While at Universal, von Stroheim was obsessed with showing his screenplay, The Pinnacle, to studio head Carl Laemmle.  The actor went so far as to camp out at Laemmle's home.  The ploy worked, and von Stroheim was given the go-ahead to direct his script.  It was renamed Blind Husbands and released in 1919 to good reviews.  It was classic von Stroheim, with his sophisticated approach to sex and seduction in a Continental setting--themes and motifs that would follow him throughout his life.

His next films, The Devil's Passkey and Foolish Wives, continued to explore the same sexual-triangle theme and included the subtle, witty, and ironic touches that marked the artist's work.  The success of The Devil“s Passkey (today a lost film) convinced Laemmle to give von Stroheim the helm for what was to be Universal's most lavish production to date, 1922's Foolish Wives

But von Stroheim's dedication to detail nearly destroyed the production.  Determined that the film's setting, Monte Carlo, be meticulously reproduced down to the most minute detail, the young director spent nearly one year and more than $1 million--an incredible amount of money for the time--filming the picture.

Despite production and director problems, Foolish Wives was both a critical and a commercial success, and von Stroheim found himself sitting on top of the show business world.  In 1923, Universal assigned him to another big-budget film, Merry-Go-Round.  This time, when costs began escalating, von Stroheim was fired only five weeks into shooting.

In 1924, von Stroheim made his masterpiece, Greed, from his own script based on the novel, McTeague.  He had read the book, written by Frank Norris in 1899, while living in a run-down rooming house on the west side of New York during his banished years.  The story involved a man named McTeague, a dentist who loses his job, becomes a drunk, murders his wife and his rival, and is handcuffed to the rival's corpse.  Von Stroheim's version was nine hours long, but the studio persuaded him to edit it down to just over four.  They edited it further, cutting it to 140 minutes, without the director's knowledge or approval.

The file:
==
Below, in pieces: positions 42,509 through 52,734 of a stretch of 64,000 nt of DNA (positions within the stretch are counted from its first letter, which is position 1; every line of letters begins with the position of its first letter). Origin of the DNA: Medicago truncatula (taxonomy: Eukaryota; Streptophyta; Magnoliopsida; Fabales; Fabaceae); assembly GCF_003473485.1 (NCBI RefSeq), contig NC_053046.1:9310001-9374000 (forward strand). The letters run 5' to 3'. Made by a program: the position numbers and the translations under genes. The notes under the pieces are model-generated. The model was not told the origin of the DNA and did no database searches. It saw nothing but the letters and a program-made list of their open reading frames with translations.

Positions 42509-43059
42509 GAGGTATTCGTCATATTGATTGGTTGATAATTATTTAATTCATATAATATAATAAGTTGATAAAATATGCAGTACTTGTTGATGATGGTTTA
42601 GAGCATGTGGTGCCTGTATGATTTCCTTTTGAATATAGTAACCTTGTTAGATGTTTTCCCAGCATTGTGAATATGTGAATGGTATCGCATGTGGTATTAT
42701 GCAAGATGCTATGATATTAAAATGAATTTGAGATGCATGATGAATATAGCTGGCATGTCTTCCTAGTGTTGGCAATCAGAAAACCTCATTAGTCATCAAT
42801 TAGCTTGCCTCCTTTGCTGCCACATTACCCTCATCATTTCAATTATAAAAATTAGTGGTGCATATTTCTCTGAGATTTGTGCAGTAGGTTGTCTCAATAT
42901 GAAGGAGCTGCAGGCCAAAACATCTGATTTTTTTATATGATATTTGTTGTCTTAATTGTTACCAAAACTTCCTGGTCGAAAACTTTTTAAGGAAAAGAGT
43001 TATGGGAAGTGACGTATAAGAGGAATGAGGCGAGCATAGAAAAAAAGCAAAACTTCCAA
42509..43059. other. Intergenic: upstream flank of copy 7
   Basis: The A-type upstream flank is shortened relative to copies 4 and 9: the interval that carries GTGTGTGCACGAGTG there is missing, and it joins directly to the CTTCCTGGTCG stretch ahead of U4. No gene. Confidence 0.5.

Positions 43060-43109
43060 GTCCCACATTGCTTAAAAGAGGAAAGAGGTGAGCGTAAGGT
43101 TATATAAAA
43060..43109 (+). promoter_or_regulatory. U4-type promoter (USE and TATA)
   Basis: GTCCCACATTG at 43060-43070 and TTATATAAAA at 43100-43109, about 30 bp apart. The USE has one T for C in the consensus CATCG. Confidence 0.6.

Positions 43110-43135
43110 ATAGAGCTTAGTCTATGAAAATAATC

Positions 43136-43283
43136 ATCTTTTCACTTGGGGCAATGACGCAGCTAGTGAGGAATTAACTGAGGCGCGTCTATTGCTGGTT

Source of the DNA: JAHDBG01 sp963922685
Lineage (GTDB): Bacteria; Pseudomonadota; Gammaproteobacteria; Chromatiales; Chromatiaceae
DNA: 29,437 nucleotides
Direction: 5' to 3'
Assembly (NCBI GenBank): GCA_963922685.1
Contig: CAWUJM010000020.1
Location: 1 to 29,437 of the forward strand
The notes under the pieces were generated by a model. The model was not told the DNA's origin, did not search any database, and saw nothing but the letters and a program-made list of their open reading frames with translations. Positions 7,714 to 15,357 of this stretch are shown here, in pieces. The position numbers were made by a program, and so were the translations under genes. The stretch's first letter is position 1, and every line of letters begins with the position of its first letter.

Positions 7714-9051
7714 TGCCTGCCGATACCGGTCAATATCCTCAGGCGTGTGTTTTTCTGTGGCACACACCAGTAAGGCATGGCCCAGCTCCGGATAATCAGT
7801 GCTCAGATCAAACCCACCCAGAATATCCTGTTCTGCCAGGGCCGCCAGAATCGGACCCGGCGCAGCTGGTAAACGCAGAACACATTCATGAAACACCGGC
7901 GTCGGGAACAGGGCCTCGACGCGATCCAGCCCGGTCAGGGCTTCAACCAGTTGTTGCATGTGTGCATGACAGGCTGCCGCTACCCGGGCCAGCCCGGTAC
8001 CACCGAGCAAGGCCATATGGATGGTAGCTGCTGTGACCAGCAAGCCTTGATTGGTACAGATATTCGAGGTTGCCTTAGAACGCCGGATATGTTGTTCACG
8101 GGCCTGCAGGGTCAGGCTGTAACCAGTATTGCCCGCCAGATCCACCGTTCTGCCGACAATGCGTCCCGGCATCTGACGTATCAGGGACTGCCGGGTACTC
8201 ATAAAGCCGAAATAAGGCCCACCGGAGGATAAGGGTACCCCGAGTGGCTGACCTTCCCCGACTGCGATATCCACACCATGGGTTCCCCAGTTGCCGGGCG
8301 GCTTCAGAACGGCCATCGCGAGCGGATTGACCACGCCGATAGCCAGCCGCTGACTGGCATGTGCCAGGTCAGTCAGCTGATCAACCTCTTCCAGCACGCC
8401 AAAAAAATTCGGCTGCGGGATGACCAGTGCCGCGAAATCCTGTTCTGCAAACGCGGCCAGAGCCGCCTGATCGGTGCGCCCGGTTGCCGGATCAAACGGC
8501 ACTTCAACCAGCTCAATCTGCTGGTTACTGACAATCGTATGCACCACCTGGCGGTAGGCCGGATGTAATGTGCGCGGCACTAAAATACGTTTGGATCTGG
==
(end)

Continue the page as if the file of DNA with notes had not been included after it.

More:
Years later, when von Stroheim finally saw the edited version for the first time, he wept as he watched it.  "This was like an exhumation for me," he said.  "In a tiny coffin I found a lot of dust, a terrible smell, a little backbone and a shoulder bone."  The movie is considered one of the greatest films ever made, something of a Holy Grail among film fans.  At the time, however, its unrelenting view of the effects of greed on human nature proved too depressing for its pre-Depression Era 1925 audience, and the film was a resounding box-office flop.

Von Stroheim was given a chance to atone when he was assigned to direct The Merry Widow, starring Mae Murray and John Gilbert.  This time, his film was a success, with Murray gaining the best notices of her career.

On the strength of that showing, von Stroheim was offered the opportunity to film another project, The Wedding March.  Once again, though, the director's maniacal insistence on authenticity ended up getting him fired.

In 1928, Gloria Swanson and her financial backer, a man named Joseph P. Kennedy, hired von Stroheim to direct a film for Swanson's own production company.  The film, Queen Kelly, was written by von Stroheim and featured Swanson as an orphan who is seduced by the Queen's fiancee.  As filming progressed, the storyline grew progressively darker--along with the atmosphere on the set.  Finally, Swanson walked out and von Stroheim was again fired.  The film was never completed.

Queen Kelly was to be von Stroheim's last directorial effort.  He was given a chance to film the 1932 story, Walking Down Broadway, but it, too, was never completed, and in 1936, the director left for France, leaving behind his third wife Valerie and sons Erich Jr. and Josef.

The rest of his career was spent writing two novels, touring in a production of Arsenic and Old Lace, and appearing in small roles in Europe and the United States.  Among his better performances were his roles in Jean Renoir's La Grande Illusion and Billy Wilder's Five Graves to Cairo

In 1950, von Stroheim returned to the United States to star in another Wilder picture, Sunset Boulevard, also starring Gloria Swanson, before returning to France to Maurepas, Seine-et-Oise, (now Yvelines, Īle-de-France), where he died of cancer on May 12.